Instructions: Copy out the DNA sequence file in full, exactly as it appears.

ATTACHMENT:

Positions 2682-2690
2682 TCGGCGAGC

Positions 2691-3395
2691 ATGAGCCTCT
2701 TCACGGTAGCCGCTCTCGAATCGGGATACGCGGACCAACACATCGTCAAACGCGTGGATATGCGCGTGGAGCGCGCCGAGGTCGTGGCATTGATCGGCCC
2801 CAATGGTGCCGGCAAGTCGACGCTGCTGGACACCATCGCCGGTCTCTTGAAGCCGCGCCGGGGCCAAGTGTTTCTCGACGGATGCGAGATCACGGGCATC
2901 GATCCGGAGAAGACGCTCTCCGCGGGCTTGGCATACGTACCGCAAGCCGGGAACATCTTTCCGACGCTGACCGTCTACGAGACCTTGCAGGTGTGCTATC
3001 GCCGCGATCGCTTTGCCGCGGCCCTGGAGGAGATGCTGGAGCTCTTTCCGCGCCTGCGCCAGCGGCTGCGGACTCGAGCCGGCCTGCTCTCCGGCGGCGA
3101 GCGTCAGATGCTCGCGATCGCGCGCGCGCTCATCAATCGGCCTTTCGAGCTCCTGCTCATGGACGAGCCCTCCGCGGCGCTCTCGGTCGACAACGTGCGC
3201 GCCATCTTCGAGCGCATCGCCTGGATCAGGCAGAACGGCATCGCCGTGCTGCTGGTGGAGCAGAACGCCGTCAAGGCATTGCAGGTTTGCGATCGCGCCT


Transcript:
Positions 2682-2690
2682 TCGGCGAGC

Positions 2691-3395
2691 ATGAGCCTCT
2701 TCACGGTAGCCGCTCTCGAATCGGGATACGCGGACCAACACATCGTCAAACGCGTGGATATGCGCGTGGAGCGCGCCGAGGTCGTGGCATTGATCGGCCC
2801 CAATGGTGCCGGCAAGTCGACGCTGCTGGACACCATCGCCGGTCTCTTGAAGCCGCGCCGGGGCCAAGTGTTTCTCGACGGATGCGAGATCACGGGCATC
2901 GATCCGGAGAAGACGCTCTCCGCGGGCTTGGCATACGTACCGCAAGCCGGGAACATCTTTCCGACGCTGACCGTCTACGAGACCTTGCAGGTGTGCTATC
3001 GCCGCGATCGCTTTGCCGCGGCCCTGGAGGAGATGCTGGAGCTCTTTCCGCGCCTGCGCCAGCGGCTGCGGACTCGAGCCGGCCTGCTCTCCGGCGGCGA
3101 GCGTCAGATGCTCGCGATCGCGCGCGCGCTCATCAATCGGCCTTTCGAGCTCCTGCTCATGGACGAGCCCTCCGCGGCGCTCTCGGTCGACAACGTGCGC
3201 GCCATCTTCGAGCGCATCGCCTGGATCAGGCAGAACGGCATCGCCGTGCTGCTGGTGGAGCAGAACGCCGTCAAGGCATTGCAGGTTTGCGATCGCGCCT